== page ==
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Child Helmet Safety

CINCINNATI (WKRC) -- One jarring collision can change everything in an athlete's life, especially when it strikes the brain.

But now a team of Florida researchers say they're finding our last line of protection isn't doing enough.  Two neurologists say for the first time, there is evidence that helmets don't protect well against traumatic brain injuries.  And they have the results to prove it.

The moments can be game-changing.  In some cases, life-altering.  And the only thing between the player's head and every impact is some thick padding and hard plastic.

Dr. Frank Conidi, a concussion expert, said, "There is no way to completely prevent a concussion but we can reduce the risk."

And reduction could come from a simple drop of a test dummy helmet.

Dr. John Lloyd, brain researcher, said, "These helmets do go a long way but we believe there is plenty of opportunity for improvement."

Inside a Florida garage Doctor John Lloyd and Doctor Frank Conidi are working on what they call the most in-depth study of its kind.  Conidi is a sports concussion specialist and expert who is the team neurologist for the NHL's Florida Panthers and consults for the NFL and major league baseball.  Lloyd is a published researcher with two decades of experience in brain injuries.  Right now, the two are teaming up to discover how well football helmets protect against traumatic brain injury.  They say the test itself mirrors the industry standard but with one major modification.

Dr. Lloyd said, "This is the first time that rotational forces have been taken into consideration in testing of football helmets and helmets for other sports."

That's because the dummy head has a neck.  And the head has nine sensors inside measuring the force of impact.  It's raised several feet in the air then falls nearly 14 miles per hour into a steel plate.  Researchers say every drop sends data showing how well a helmet protects against not only skull fracture but traumatic brain injury as well.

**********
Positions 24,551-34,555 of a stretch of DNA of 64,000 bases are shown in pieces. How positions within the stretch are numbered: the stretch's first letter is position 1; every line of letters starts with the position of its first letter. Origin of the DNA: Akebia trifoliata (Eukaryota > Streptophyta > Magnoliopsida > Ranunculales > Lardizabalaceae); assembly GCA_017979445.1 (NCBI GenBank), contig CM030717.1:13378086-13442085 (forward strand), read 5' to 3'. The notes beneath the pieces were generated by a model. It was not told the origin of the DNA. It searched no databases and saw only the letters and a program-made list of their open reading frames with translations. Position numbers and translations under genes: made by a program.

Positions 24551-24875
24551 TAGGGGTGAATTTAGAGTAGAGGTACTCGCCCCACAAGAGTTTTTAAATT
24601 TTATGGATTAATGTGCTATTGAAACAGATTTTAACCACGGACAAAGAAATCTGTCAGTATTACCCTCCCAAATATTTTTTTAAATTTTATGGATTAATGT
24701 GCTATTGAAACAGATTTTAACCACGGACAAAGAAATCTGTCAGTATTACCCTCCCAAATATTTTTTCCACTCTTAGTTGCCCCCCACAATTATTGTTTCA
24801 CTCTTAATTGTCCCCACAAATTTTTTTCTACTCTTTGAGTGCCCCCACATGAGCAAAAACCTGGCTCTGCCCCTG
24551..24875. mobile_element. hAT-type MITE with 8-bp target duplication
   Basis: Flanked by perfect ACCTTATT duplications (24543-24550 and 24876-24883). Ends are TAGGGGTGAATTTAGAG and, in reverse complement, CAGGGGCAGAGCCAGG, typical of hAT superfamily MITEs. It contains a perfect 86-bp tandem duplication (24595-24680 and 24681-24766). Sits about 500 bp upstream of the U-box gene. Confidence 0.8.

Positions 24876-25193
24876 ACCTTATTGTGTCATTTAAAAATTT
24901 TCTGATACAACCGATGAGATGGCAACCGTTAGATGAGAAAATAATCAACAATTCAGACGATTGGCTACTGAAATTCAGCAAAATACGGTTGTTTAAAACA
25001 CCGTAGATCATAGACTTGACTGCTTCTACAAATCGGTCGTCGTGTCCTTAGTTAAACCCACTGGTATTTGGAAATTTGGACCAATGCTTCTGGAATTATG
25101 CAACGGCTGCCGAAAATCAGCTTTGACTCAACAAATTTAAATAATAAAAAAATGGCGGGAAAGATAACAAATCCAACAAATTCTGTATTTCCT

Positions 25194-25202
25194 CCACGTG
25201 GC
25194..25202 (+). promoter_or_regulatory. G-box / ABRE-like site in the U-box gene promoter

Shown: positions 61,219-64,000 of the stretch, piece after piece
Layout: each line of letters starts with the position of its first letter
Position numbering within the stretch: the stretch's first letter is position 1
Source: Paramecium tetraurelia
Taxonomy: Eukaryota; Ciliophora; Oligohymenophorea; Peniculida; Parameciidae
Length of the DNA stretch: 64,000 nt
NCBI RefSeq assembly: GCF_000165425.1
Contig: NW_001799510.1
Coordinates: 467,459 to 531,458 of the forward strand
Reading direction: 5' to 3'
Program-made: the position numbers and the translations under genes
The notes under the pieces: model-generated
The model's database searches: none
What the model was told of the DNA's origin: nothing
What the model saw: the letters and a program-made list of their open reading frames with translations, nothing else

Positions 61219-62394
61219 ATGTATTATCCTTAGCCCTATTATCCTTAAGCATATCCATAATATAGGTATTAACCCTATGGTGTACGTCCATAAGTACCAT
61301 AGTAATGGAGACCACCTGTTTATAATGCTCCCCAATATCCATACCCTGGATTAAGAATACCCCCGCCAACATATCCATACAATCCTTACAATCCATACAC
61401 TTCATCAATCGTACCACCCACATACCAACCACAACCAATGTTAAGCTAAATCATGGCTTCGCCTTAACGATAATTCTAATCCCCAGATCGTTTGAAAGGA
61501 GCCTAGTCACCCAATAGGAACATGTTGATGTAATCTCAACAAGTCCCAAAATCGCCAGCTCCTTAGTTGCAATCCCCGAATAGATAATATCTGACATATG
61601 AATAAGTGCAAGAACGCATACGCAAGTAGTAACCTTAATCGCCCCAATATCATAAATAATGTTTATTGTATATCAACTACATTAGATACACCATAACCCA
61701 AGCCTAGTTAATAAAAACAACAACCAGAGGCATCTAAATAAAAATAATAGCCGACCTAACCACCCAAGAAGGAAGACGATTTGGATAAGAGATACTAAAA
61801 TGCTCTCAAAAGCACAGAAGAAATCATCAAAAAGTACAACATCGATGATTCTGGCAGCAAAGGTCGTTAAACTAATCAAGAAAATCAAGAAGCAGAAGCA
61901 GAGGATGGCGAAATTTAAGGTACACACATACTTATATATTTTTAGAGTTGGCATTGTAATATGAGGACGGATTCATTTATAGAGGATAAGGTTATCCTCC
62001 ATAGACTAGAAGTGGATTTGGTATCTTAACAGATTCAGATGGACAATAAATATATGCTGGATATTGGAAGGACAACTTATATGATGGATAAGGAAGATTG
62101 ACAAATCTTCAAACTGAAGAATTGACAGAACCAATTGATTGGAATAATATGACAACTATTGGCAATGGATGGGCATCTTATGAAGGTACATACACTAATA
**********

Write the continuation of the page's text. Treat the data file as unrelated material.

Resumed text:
Dr. Lloyd continues, "A person can survive a head injury such as a skull fracture. The skull will heal. But we are learning the brain may not always perfectly heal."

And after dozens of helmets from all different eras are dropped, all score well when it comes to protecting the skull.  But when it comes to the brain the researchers say the preliminary data is showing a much different story.

Dr. Conidi said, "Now we're seeing bench evidence here that helmets do little to protect against concussion."

The researchers say, on average, wearing the helmets only reduces the concussion risk by 20 percent.  But the National Operating Committee on Standards for Athletic Equipment, or "NOCSAE," says not so fast.

Mike Oliver, Executive Director of NOCSAE, said, "I think it's wrong to say that helmets don't provide protection against rotational accelerations, they do."

"NOCSAE" tests and certifies football helmets for safety.  Executive Director Mike Oliver spoke with Local 12's sister station, WSYX, and says the committee is looking into adding rotational forces as a testing criteria in the near future.  Oliver urges caution for parents when drawing conclusions based on this or other studies.  Still, researchers stand behind their methods and say the study brought out some surprises.

A 1930's leather helmet protected the brain better than several modern helmets.  Lloyd thinks it's because it's smaller and lighter so there's less weight added to rotation of the head during an impact.  Oliver says he offers this to parents looking to get the best helmet for their kids.

"The best helmet is either new or reconditioned or re-certified but more importantly, the one that fits the best.  Because fit we think is as important if not more important than design," said Oliver.

Concussions may never completely disappear from it, but researchers believe we are moving toward reducing them.  The doctors present their findings at the American Academy of Neurology meeting Wednesday.
   
For more about their research CLICK HERE.

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